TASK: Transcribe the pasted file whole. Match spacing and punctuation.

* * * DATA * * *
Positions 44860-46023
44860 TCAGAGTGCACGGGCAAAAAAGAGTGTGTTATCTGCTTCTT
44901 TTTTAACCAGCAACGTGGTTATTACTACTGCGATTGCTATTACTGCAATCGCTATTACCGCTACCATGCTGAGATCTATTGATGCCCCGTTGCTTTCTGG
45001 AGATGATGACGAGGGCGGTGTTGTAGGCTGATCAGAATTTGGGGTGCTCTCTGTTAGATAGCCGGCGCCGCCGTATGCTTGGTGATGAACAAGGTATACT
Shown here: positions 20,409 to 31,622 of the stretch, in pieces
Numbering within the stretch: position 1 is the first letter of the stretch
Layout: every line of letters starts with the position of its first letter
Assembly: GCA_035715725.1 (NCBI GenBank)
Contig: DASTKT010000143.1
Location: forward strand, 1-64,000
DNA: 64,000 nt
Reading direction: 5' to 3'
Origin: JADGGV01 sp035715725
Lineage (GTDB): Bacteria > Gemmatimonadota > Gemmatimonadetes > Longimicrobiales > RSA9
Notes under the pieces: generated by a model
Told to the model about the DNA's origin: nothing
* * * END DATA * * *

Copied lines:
Positions 44860-46023
44860 TCAGAGTGCACGGGCAAAAAAGAGTGTGTTATCTGCTTCTT
44901 TTTTAACCAGCAACGTGGTTATTACTACTGCGATTGCTATTACTGCAATCGCTATTACCGCTACCATGCTGAGATCTATTGATGCCCCGTTGCTTTCTGG
45001 AGATGATGACGAGGGCGGTGTTGTAGGCTGATCAGAATTTGGGGTGCTCTCTGTTAGATAGCCGGCGCCGCCGTATGCTTGGTGATGAACAAGGTATACT
Shown here: positions 20,409 to 31,622 of the stretch, in pieces
Numbering within the stretch: position 1 is the first letter of the stretch
Layout: every line of letters starts with the position of its first letter
Assembly: GCA_035715725.1 (NCBI GenBank)
Contig: DASTKT010000143.1
Location: forward strand, 1-64,000
DNA: 64,000 nt
Reading direction: 5' to 3'
Origin: JADGGV01 sp035715725
Lineage (GTDB): Bacteria > Gemmatimonadota > Gemmatimonadetes > Longimicrobiales > RSA9
Notes under the pieces: generated by a model
Told to the model about the DNA's origin: nothing